The House brief dedicates a section to how Pence refused to do what Trump explicitly asked him to do, to unilaterally discount certain electoral votes.

C. Vice President Pence Refuses to Overturn the Election Results

By the time the rally began, President Trump had nearly run out of options. He had only one card left to play: his Vice President. But in an act that President Trump saw as an unforgivable betrayal, Vice President Pence refused to violate his oath and constitutional duty—and, just hours later, had to be rushed from the Senate chamber to escape an armed mob seeking vengeance.

In the weeks leading up to the rally, President Trump had furiously lobbied Vice President Pence to refuse to count electoral votes for President Biden from any of the swing states.68 These demands ignored the reality that the Vice President has no constitutional or statutory authority to take that step. Over and over again, President Trump publicly declared that if Vice President Pence refused to block the Joint Session from finalizing President Biden’s victory, then the election, the party, and the country would be lost. “I hope Mike Pence comes through for us, I have to tell you,” President Trump said in Georgia on January 4.69 The next day, he tweeted: “If Vice President @Mike_Pence comes through for us, we will win the Presidency.”70 President Trump reiterated this demand just hours before the rally: “States want to correct their votes, which they now know were based on irregularities and fraud, plus corrupt process never received legislative approval. All Mike Pence has to do is send them back to the States, AND WE WIN. Do it Mike, this is a time for extreme courage!”71 On the morning of January 6, President Trump reportedly told Vice President Pence, “You can either go down in history as a patriot, or you can go down in history as a pussy.”72

Later that day, while President Trump was speaking at his rally, Vice President Pence issued a public letter rejecting President Trump’s threats. “It is my considered judgment,” he wrote, “that my oath to support and defend the Constitution constrains me from claiming unilateral authority to determine which electoral votes should be counted and which should not.”73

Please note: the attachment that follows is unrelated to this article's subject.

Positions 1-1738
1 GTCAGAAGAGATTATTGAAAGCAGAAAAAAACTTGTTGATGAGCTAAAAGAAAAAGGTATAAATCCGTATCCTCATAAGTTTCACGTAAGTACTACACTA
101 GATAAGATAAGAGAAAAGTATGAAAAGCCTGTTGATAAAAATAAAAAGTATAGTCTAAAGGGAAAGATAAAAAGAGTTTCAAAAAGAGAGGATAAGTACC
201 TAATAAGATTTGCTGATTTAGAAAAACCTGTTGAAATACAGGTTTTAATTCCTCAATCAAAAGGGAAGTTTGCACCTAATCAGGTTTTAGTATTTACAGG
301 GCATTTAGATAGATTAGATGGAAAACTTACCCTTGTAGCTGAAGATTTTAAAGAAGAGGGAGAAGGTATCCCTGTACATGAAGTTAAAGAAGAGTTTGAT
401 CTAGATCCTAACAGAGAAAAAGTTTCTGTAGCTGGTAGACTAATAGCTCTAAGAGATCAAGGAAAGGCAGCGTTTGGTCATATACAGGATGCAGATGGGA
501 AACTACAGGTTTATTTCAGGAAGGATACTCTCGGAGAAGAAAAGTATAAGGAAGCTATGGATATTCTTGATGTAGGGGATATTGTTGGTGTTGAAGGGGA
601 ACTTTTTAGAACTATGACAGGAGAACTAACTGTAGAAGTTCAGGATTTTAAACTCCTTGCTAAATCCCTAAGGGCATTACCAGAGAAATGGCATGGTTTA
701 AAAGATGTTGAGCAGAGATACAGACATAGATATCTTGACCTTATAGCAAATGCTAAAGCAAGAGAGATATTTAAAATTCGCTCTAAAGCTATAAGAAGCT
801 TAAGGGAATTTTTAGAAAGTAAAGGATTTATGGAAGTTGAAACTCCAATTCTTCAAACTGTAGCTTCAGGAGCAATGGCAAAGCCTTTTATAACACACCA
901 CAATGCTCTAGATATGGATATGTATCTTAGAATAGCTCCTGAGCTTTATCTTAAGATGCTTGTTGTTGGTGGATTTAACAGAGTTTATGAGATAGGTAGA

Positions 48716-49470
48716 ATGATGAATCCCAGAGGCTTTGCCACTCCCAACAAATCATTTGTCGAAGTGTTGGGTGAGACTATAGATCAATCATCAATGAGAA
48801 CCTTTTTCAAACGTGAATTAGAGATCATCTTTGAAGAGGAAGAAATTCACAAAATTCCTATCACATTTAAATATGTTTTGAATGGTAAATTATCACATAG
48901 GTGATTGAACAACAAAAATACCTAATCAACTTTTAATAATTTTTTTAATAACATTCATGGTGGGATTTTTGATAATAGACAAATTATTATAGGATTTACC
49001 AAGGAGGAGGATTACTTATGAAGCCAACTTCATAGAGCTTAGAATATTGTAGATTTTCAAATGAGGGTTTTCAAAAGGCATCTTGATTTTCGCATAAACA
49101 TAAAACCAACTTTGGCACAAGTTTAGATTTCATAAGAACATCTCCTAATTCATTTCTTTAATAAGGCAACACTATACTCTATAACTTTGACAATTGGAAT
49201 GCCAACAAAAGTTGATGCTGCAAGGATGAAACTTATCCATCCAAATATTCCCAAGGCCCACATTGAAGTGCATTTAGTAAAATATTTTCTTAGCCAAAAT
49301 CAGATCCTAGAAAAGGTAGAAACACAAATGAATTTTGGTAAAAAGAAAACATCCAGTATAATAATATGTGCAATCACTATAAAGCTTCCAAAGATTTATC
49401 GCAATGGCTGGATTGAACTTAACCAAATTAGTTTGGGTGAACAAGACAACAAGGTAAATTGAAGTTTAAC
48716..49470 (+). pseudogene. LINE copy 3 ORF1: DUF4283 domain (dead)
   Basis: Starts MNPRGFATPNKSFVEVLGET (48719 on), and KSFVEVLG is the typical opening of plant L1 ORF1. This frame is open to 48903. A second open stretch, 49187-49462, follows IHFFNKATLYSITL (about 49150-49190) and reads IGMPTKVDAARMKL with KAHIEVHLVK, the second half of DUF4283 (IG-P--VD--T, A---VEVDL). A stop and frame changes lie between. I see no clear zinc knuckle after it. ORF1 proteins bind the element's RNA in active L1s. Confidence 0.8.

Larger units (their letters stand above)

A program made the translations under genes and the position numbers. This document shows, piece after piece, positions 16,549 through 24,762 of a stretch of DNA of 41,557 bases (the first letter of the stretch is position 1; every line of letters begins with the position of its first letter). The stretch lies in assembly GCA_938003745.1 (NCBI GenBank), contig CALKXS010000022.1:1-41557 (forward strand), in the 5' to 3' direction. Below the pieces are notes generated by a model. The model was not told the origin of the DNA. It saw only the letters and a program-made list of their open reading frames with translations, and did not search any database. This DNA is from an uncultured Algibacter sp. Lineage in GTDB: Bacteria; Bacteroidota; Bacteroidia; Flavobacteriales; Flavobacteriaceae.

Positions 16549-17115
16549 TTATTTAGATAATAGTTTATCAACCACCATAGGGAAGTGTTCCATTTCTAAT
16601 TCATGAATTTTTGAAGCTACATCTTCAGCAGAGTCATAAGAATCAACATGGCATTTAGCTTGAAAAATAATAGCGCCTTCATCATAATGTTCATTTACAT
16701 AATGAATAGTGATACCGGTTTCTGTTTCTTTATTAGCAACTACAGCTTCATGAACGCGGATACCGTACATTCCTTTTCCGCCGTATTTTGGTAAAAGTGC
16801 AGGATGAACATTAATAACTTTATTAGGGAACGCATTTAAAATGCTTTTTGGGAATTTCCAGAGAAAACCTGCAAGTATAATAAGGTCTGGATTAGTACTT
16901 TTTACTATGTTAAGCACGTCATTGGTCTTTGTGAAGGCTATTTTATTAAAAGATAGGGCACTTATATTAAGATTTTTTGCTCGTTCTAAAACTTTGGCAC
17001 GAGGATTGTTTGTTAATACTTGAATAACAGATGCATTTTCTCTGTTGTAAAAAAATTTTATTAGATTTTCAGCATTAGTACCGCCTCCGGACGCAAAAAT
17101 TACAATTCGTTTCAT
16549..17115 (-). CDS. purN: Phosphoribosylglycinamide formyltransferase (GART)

This letter sounded the death knell to any peaceful methods of overturning the election outcome. It was well known that the House and Senate were going to count the lawfully certified electoral votes they had received. President Trump’s efforts to coerce election officials, state legislatures, the DOJ, Members of Congress, and his own Vice President had all failed. But he had long made it clear that he would never accept defeat. He would fight until the bitter end. And all that remained for President Trump was the seething crowd before him—known to be poised for violence at his instigation—and the Capitol building just a short march away, where Vice President Pence presided over the final, definitive accounting of President Trump’s electoral loss.

The House brief describes how, even as Pence released his letter saying that he could not, constitutionally, do what Trump asked, Trump demanded again that the Vice President do anything besides certify the vote.

He also demanded again that Vice President Pence illegally interfere with the work of the Joint Session—a position that the Vice President rejected even as President Trump spoke.

The House brief then describes how the rioters threatened to, “hang Mike Pence” and left targeted threats for him.

Videos of the events show that dozens of the insurrectionists specifically hunted Vice President Pence and House Speaker Nancy Pelosi—the first and second in the line of Presidential succession, respectively. “Once we found out Pence turned on us and that they had stolen the election, like, officially, the crowd went crazy,” said one rioter. “I mean, it became a mob.”98 Rioters chanted, “Hang Mike Pence!” 99 Another shouted, “Mike Pence, we’re coming for you … fucking traitor!”100

[snip]

One of them shouted “Trump won that election!” on the Senate dais where Vice President Pence had presided. 115 Another rioter climbed onto the dais, announcing that “I’m gonna take a seat in this chair, because Mike Pence is a fucking traitor.”116 He left a note on the Vice President’s desk stating, “ITS ONLY A MATTER OF TIME / JUSTICE IS COMING.”117

It describes how, even as the attack was going on, Trump continued to complain that Pence had upheld his own oath to the Constitution.

Just over thirty minutes later, at 2:24 PM, while rioters were still attacking police and after Vice President Pence had been evacuated from the Senate floor, President Trump again tweeted to excoriate the Vice President for refusing to obstruct the Joint Session: “Mike Pence didn’t have the courage to do what should have been done to protect our Country and our Constitution.”144 President Trump thus singled out Vice President Pence for direct criticism at the very same time the Vice President and his family were hiding from a violent mob provoked by President Trump. [emphasis original]